Now that PokerStars has finally added its new product, Power Up, to the Mac client, I’ve been able to try it out. Like most of my fellow journalists who tried it out when the alpha came out for PC, I have to say that it’s fun and that the powers expand on basic poker strategy without replacing it entirely. It’s much harder to put your opponent on any kind of precise range because there are so many more plans they could have for the hand, but the same intuition for recognizing your opponent’s strength and for identifying good bluffing spots goes a long way.

The Mac release comes along with the game’s upgrade to beta. That includes bug fixes, of course, but also some tweaks to the game’s balance and pacing. Starting stacks have been reduced, blind levels have been sped up, and players now get only one power in the first hand and two in the second, rather than three from the start.

The EMP discount

The most significant change, however, is a reduction in the cost of the EMP card from four energy to three. EMP is the anti-power card, essentially, blocking all players from using any additional powers on the current street. The decision is the result of feedback from players that it didn’t feel very useful, and certainly as useful as other four-cost powers like Scanner (look at the top two cards of the deck and optionally discard them) and Disintegrate (destroy a community card from the current street). It’s not enough for some players, however, who feel the cost should be reduced to two, or even one.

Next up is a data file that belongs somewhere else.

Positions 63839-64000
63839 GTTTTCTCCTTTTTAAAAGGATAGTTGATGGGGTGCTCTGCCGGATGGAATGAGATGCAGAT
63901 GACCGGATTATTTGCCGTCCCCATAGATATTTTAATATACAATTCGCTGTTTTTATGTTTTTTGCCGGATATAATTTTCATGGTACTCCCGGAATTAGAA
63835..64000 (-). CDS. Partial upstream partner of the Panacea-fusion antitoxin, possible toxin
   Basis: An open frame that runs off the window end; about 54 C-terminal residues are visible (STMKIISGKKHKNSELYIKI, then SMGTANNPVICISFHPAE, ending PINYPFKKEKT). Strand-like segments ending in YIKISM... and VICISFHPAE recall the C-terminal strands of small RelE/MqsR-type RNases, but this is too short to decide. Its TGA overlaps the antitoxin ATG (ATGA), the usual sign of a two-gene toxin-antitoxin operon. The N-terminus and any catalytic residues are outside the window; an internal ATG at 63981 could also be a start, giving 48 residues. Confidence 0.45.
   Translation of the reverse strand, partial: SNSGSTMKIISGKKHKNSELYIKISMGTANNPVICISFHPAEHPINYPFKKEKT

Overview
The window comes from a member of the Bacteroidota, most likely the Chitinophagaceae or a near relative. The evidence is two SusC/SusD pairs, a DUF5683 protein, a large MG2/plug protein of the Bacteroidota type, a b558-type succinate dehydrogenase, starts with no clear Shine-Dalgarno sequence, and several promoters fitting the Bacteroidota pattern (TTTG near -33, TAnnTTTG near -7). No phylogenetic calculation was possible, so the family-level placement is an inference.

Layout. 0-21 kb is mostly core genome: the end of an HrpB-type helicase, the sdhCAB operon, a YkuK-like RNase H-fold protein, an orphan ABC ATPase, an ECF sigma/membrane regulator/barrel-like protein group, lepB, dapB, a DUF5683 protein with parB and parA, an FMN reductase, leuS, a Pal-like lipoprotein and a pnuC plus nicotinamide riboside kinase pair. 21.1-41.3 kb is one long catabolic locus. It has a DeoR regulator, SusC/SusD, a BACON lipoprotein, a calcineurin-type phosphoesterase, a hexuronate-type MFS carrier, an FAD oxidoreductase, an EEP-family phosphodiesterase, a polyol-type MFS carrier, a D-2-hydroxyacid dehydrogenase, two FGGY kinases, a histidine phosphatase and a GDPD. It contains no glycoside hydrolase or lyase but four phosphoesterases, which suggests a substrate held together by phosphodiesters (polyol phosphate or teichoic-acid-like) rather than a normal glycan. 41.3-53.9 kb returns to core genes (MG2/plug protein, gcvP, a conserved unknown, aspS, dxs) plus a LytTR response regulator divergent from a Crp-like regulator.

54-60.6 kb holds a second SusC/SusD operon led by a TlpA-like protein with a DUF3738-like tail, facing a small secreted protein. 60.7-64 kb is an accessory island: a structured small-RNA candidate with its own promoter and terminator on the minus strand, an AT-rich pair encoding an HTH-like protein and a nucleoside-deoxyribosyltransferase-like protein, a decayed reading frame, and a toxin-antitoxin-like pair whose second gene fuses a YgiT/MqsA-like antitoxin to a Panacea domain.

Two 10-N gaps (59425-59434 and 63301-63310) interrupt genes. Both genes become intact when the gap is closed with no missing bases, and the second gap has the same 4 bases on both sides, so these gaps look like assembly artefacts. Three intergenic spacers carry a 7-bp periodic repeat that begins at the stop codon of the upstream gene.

Part of the reason that EMP feels underpowered is simply that it doesn’t directly do anything for the player. The other powers all either improve the player’s chances of winning a showdown, or give them a better sense of their odds of doing so. EMP is only really useful in the situation that one already believes one is ahead.

Of course, the concept of a power to negate other powers is not unique to Power Up; rather, it’s almost an inevitable part of the genre, with many games duplicating or taking inspiration from Magic: the Gathering’s “Counterspell” card. Whereas most implementations of the concept are reactive, however, EMP must be used proactively. That means that the player using it is never sure what they’ve prevented their opponents from doing, or if indeed their opponents were intending to do anything at all. That, no doubt, is one major reason that the card is seen as not being useful.

Power Up’s all-in paradox

In traditional poker, it’s an important principle that one almost always wants to be the player getting the final bet in. This is because of the “gap concept,” that is, that it generally takes a stronger hand to call with than to bet with; as a result, when two players have hands of similar strength, it will usually be the one that makes the final all-in who ends up winning the pot.

Power Up turns this on its head, because of the fact that powers can only be used by a player when the betting action is on them. Therefore, the player who is all-in can no longer use any powers, while their opponents have the option of activating a power before calling. The player can, of course, use a power prior to going all-in, but doesn’t know at that point whether the opponents have any intention of calling, or whether it’s simply a waste of energy. Having the ability to activate a power after the opponent has committed the last of their chips is a position of huge advantage.

There’s a fairly obvious work-around, effective on any street except the river, and which will no doubt become a standard strategy once the game gains in popularity: When a player wants to go all-in, they can instead elect to go almost all-in, just one big blind or even one chip less than their entire stack. Whether the opponent goes all-in or just calls, both players will be committed to the pot, but by holding a few chips back, the player reserves the right to use a power at the same time as they put in those final chips.

EMP: an essential card